The second best advice I give to our clients is to look inwardly first, as it has been estimated that your employees are 15 times more likely to steal from you than your customers. Depending on your industry, employee theft accounts upwardly in the amounts of 40-70% of your total shrinkage, with the rest coming from administrative errors, vendor fraud and customers. The Insurance Institute of America indicates that 65% to 75% of all merchandise loses come from employee theft. A more sobering workplace theft statistic is that it’s been estimated by the Small Business Association that as high as 25% of all bankruptcies is the direct result of employee theft.
The largest theft losses I ever investigated came from trusted employees. Some of those thefts reached beyond six figures, but the indirect cost and time to investigation and quantify those thefts were even more staggering and can take its toll on business owners and staff. After talking with one of our clients in Northern Kentucky who experienced a large internal loss mostly covered under their insurance policy, he stated that it was the most excruciating time-consuming experience he had ever experienced.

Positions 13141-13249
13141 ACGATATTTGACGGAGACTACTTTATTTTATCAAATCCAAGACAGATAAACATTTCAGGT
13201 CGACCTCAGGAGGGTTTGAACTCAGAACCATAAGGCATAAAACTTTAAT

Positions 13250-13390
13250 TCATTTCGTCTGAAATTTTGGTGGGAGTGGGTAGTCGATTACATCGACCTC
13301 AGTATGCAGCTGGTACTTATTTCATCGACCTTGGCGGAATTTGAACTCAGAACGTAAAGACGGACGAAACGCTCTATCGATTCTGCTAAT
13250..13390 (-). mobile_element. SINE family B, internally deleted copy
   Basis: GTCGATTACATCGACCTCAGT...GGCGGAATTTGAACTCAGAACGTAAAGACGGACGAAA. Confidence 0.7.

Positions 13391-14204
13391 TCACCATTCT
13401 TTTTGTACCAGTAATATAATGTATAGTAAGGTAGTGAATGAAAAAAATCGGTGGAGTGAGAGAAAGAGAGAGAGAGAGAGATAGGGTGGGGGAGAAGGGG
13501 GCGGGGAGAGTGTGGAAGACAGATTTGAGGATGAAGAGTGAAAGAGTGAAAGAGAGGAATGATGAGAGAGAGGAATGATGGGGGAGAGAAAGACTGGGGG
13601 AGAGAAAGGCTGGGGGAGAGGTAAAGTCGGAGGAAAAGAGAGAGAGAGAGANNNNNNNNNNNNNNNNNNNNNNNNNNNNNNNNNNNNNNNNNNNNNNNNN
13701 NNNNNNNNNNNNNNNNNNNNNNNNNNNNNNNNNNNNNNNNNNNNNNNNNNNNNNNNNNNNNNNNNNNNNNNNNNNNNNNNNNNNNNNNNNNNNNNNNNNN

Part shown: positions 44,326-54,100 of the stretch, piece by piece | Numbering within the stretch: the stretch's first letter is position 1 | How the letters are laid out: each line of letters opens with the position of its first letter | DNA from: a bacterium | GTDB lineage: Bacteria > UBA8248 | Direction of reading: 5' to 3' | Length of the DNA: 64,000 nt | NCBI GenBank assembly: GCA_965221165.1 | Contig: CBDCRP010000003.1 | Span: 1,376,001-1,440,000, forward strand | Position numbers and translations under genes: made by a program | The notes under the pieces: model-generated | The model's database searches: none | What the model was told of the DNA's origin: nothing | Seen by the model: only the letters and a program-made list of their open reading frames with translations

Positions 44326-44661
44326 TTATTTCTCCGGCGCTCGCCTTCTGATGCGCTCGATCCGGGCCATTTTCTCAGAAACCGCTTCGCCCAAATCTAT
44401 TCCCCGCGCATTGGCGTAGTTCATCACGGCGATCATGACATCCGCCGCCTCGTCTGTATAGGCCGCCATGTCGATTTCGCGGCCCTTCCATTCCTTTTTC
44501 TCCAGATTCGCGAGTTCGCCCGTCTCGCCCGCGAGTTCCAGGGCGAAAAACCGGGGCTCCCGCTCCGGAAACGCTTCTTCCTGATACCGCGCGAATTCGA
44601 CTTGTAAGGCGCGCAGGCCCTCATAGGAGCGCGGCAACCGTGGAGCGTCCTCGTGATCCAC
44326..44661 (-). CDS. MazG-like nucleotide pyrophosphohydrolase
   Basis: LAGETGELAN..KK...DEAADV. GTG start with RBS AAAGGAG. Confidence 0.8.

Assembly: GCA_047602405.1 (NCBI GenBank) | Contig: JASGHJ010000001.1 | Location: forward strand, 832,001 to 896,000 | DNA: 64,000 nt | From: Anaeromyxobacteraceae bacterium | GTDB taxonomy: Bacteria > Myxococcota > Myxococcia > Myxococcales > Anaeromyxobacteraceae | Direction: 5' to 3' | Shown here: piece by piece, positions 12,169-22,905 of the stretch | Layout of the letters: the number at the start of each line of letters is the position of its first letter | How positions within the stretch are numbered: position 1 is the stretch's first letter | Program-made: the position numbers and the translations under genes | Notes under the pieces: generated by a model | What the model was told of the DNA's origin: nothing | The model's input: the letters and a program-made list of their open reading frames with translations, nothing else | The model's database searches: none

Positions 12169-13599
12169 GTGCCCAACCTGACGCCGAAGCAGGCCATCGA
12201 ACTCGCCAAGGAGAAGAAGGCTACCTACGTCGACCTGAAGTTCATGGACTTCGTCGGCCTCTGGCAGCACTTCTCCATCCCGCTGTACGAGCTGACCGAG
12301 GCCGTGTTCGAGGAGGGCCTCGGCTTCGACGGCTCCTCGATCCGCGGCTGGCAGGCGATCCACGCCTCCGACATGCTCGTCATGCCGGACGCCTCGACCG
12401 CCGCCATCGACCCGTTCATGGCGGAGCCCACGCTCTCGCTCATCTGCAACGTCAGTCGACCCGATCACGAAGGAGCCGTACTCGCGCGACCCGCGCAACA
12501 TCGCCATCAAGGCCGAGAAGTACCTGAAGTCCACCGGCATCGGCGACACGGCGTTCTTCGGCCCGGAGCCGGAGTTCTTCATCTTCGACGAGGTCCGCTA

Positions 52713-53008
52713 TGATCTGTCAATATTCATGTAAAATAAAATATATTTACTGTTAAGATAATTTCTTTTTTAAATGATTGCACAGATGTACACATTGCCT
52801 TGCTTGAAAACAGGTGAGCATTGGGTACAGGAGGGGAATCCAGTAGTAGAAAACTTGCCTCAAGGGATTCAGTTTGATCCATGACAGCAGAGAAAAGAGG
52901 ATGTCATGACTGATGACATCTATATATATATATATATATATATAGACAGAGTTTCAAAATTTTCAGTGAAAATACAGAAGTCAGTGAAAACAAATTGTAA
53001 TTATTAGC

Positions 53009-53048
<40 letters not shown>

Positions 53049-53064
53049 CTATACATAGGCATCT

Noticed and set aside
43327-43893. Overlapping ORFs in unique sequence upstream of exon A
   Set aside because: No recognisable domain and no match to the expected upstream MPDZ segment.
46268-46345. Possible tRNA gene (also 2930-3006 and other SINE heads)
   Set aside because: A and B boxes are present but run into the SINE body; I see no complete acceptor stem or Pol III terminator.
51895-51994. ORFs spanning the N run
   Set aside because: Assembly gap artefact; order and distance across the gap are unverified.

As a business owner or manager, you would like to be able to just hang the “Ten Commandments” in the break room as your one and only loss control countermeasure. But when dealing with your employees always remember, as the great cowboy poet Ronald Reagan once said, “Trust But Verify” and remove the opportunities for your employees to stray.
For more information on how to prevent employee theft and embezzlement visit www.roedinginsurance.com
Keven Moore is director of Risk Management Services for Roeding Insurance (www.roedinginsurance.com). He has a bachelor’s degree from University of Kentucky, a master’s from Eastern Kentucky University and 25-plus years of experience in the safety and insurance profession. He lives in Lexington with his family and works out of both the Lexington and Northern Kentucky offices. Keven can be reached at email@example.com.